This Sunday we will partake of the ordinance of communion. As the word “communion” suggests, it is a time of fellowship. But the fellowship anticipated by the word is not communion with one another, but communion with Christ. It is an intimate reflection on and remembrance of the death and resurrection of Christ.
And as we are to come to the table of communion in a worthy manner (1 Cor. 11:27), we do well to examine our hearts for sin and also reflect on the great benefit of communion. While there is no transfer of salvific grace through communion, yet as John Flavel notes in the following passage, taking communion is of great benefit to the believer. Use this reflection to prayerfully prepare yourself for the table of communion this week:
[T]he believing and affectionate remembrance of Christ [in the Lord’s Supper] is of singular advantage at all times to the people of God. For it is the immediate end of one of the greatest ordinances that ever Christ appointed to the church.
To have frequent recognitions of Christ, will appear to be singularly efficacious [productive] and useful to believers, if you consider,
1. If at any time the heart be dead and hard, this is the likeliest means in the World to dissolve, melt, and quicken it. Look hither, hard heart; hard indeed if this hammer will not break it. Behold the blood of Jesus.
2. Art thou easily overcome by temptations to sin? This is the most powerful restraint in the World from sin: Romans 6:2, ‘How shall we, that are dead to sin, live any longer therein?’ We are crucified with Christ, what have we to do with sin? Have such a thought as this, when thy heart is yielding to temptation. How can I do this, and crucify the Son of God afresh! Hath He not suffered enough already on earth; shall I yet make Him groan as it were for me in heaven! Look, as David poured the Water brought from the Well of Bethlehem, on the ground, though he was athirst, for he said, it is the blood of the men. That is, they eminently hazarded their lives to fetch it; much more should a Christian pour out upon the ground, yea, despise and trample under foot, the greatest profit or pleasure of sin; saying, Nay, I will have nothing to do with it, I will on no terms touch it, for it is the blood of Christ: it cost blood, infinite, precious blood to expiate it. If there were a knife in your house that had been thrust to the heart of your father, you would not take pleasure to see that knife, much less to use it.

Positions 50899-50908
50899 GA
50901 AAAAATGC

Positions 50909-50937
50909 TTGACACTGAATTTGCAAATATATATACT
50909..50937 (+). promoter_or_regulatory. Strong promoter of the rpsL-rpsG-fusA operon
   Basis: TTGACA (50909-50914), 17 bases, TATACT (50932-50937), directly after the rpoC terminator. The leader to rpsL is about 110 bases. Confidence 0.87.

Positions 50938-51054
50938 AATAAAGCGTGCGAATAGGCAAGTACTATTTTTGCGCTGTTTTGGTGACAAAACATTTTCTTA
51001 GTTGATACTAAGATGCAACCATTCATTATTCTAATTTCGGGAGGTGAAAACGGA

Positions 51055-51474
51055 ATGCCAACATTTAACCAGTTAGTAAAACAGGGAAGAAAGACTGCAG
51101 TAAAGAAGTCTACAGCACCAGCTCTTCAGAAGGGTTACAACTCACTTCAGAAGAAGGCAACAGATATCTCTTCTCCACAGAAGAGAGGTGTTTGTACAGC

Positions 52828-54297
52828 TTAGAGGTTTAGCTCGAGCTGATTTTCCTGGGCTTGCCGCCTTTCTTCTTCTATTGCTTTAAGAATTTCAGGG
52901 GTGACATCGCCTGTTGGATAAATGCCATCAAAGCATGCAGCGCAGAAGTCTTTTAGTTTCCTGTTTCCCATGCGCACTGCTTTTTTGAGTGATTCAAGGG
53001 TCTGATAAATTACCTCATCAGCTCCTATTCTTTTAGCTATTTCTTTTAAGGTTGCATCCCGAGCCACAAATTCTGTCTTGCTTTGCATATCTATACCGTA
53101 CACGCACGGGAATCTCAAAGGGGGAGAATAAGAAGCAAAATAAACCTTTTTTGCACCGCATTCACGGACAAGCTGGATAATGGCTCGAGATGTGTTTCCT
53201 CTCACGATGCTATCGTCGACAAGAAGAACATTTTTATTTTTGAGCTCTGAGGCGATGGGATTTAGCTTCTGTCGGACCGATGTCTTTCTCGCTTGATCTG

3. Are you afraid your sins are not pardoned, but still stand upon account before the Lord? What more relieving, what more satisfying, than to see the cup of the New Testament in the blood of Christ, which is ‘shed for many for the remission of sins’? Who shall lay anything to the charge of God’s elect? It is ‘Christ that died.’
4. Are you staggered at your sufferings, and hard things you must endure for Christ in this world? Doth the flesh shrink back from these things, and cry, spare thyself? What is there in the world more likely to steel and fortify thy spirit with resolution and courage, than such a sight as this? Did Christ face the wrath of men, and the wrath of God too? Did He stand as a pillar of brass, with unbroken patience, and stedfast resolution, under such troubles as never met in the like height upon any mere creature, till death beat the last breath out of His nostrils? And shall I shrink for a trifle? Ah, He did not serve me so! I will arm myself with the like mind (1 Peter 2:21).
5. Is thy faith staggered at the promises? Canst thou not rest upon a promise? Here is what will help thee against hope to believe in hope, giving glory to God. For this is God’s seal added to His covenant, which ratifies and binds fast all that God hath spoken.
6. Dost thou idle away precious time vainly, and live unusefully to Christ in thy generation? What more apt both to convince and cure thee, than such remembrance of Christ as this? O when thou considerest thou art not thine own, thy time, thy talents are not thine own, but Christ’s; when thou shalt see thou art bought with a price (a great price indeed) and so art strictly obliged to glorify God, with thy soul and body, which are His (2 Cor. 5:14), this will powerfully awaken a dull, sluggish, and lazy spirit. In a word, what grace is there that this remembrance of Christ cannot quicken? What sin cannot it mortify? What duty cannot it animate? O it is of singular use in all cases to the people of God. [quoted in Feasting with Christ]